The fashion line Dolce & Gabbana, founded in 1985, and the rock band KISS, formed in 1973, may seem to operate in different circles. Yet recent stories about each got me thinking about the enduring power and rationale of brands. And bands.

Domenico Dolce and Stefano Gabbana told an Italian newspaper that their brand will cease to exist when they do.

“Once we’re dead, we’re dead,” stated Gabbana. The partners said they’ve turned down numerous offers to buy the label, and can’t envision another designer creating Dolce & Gabbana lines. “You can have all the money in the world, but if you are not free, what do you do? You don’t go to the grave with a coffin stuffed with money,” said Dolce.

KISS singer and guitarist Paul Stanley, meanwhile, has a different view on branding. In an interview with a Los Angeles radio station, he speculated the band could one day carry on without a single original member.

“KISS is a concept, an ideal, a way of performing and giving to an audience, and that goes far beyond me,” said Stanley.

He told another interviewer: “In some ways we’re much more a sports team.” The players change, but people still go out to the game and root for the uniform.

Originals vs. commodities

Which comments are more surprising?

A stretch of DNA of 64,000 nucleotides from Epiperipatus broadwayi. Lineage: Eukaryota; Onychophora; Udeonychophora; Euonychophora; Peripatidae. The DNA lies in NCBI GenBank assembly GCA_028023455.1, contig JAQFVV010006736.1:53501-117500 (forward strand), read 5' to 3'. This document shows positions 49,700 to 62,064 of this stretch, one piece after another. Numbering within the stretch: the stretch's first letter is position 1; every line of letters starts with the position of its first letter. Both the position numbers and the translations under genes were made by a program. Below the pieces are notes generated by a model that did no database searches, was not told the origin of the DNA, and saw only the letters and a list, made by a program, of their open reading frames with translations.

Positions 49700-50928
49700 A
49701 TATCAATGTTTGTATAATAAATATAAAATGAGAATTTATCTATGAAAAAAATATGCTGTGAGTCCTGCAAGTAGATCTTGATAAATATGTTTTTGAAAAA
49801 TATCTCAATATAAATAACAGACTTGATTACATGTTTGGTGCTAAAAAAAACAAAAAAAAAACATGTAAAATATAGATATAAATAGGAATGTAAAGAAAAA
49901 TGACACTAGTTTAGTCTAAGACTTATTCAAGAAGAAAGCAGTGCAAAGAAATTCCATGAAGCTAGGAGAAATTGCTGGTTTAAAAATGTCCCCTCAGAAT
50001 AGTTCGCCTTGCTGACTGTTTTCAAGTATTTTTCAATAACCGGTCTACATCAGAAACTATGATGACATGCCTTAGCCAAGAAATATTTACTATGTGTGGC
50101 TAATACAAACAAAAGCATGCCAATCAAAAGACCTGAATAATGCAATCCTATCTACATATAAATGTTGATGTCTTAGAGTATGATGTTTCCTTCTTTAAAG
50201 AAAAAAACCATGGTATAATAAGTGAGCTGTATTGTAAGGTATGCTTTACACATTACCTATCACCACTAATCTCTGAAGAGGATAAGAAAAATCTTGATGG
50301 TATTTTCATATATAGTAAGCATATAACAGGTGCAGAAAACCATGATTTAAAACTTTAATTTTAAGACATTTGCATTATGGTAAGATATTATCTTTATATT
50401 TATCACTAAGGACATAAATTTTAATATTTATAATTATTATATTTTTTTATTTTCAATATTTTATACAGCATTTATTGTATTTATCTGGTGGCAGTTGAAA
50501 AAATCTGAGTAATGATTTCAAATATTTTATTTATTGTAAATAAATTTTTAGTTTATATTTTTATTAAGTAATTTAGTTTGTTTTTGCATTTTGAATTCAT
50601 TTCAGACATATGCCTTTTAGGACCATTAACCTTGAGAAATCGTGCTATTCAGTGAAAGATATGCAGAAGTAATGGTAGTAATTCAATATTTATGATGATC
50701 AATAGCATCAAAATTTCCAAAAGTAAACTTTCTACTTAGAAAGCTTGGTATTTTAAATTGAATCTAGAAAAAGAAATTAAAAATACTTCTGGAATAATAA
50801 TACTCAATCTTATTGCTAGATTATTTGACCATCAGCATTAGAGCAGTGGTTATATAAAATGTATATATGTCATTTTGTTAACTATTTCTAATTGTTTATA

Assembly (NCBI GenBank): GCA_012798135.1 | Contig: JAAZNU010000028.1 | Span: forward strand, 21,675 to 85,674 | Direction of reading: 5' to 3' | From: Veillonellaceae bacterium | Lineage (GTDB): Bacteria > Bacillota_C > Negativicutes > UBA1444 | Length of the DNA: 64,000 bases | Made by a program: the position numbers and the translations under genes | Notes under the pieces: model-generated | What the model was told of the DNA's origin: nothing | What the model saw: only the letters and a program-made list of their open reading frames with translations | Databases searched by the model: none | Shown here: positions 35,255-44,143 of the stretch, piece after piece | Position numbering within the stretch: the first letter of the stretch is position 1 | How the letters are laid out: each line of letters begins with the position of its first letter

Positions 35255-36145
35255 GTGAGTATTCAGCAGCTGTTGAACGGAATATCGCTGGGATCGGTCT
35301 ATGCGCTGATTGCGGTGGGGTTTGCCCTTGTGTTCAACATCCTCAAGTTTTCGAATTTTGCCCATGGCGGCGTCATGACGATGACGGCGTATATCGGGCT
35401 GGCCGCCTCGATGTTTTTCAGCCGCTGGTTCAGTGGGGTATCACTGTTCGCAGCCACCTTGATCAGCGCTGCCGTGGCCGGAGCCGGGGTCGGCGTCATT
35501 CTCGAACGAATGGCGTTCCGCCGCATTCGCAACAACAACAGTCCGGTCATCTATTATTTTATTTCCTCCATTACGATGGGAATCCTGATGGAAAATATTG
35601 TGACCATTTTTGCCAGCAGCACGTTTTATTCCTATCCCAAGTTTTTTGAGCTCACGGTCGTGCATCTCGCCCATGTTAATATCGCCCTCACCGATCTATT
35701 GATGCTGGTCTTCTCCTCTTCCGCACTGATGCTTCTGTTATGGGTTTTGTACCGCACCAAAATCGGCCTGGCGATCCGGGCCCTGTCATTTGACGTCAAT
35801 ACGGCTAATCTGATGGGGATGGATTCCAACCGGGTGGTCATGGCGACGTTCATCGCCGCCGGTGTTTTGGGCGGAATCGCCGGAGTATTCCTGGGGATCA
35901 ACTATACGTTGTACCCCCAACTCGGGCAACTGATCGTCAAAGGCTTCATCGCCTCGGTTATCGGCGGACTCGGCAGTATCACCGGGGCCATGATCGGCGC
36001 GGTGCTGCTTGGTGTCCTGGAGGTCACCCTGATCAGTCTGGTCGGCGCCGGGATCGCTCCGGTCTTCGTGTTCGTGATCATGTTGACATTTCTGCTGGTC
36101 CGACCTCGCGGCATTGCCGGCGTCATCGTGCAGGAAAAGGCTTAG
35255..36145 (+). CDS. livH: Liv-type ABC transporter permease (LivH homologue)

Dolce and Gabbana are fighting the idea that brands can outlive their founders. People still buy Levi jeans, even though Levi Strauss, who founded his work pants company in 1853, died 116 years ago. What seems harder to buy is what Stanley argues, that bands are brands too and can survive after their creators are gone.

It’s odd to think of bands that way. Maybe because they’re artists – true originals who can’t be replicated, unlike a commodity. That’s how I see them. Who’d want The Beatles to go on without Lennon or McCartney, the Stones without Mick or Keith, Nirvana without Kurt Cobain, or U2 without Bono and The Edge?

Yet many legendary bands have remained active (decades after the height of their fame) with no or few founding members. For instance:

  • KISS has four current members (two originals) and six former members.
  • Van Halen has cycled through three lead singers, returning to the first.
  • Boston and Journey replaced their lead singers with sound-alikes they found online.
  • The Temptations have one original among their current five members, and 19 former members.
  • Lynyrd Skynyrd has seven current members and twice that many, 14, former members.
  • Earth, Wind & Fire has eight current members (none original) and 43 ex-members.
  • The Drifters operate as a four-man unit now, and the not-so-exclusive group has had at least 65 other members drift in and out since 1953.
  • Blood, Sweat & Tears now tours with seven members (no originals) and has an alumni of – get this – 159!

You’ve heard of The Doors? These bands are more like The Revolving Doors. With so much turnover, what makes some bands even real anymore?

We tend not to ask that in the world of commerce. There, the top brands are faceless and priceless.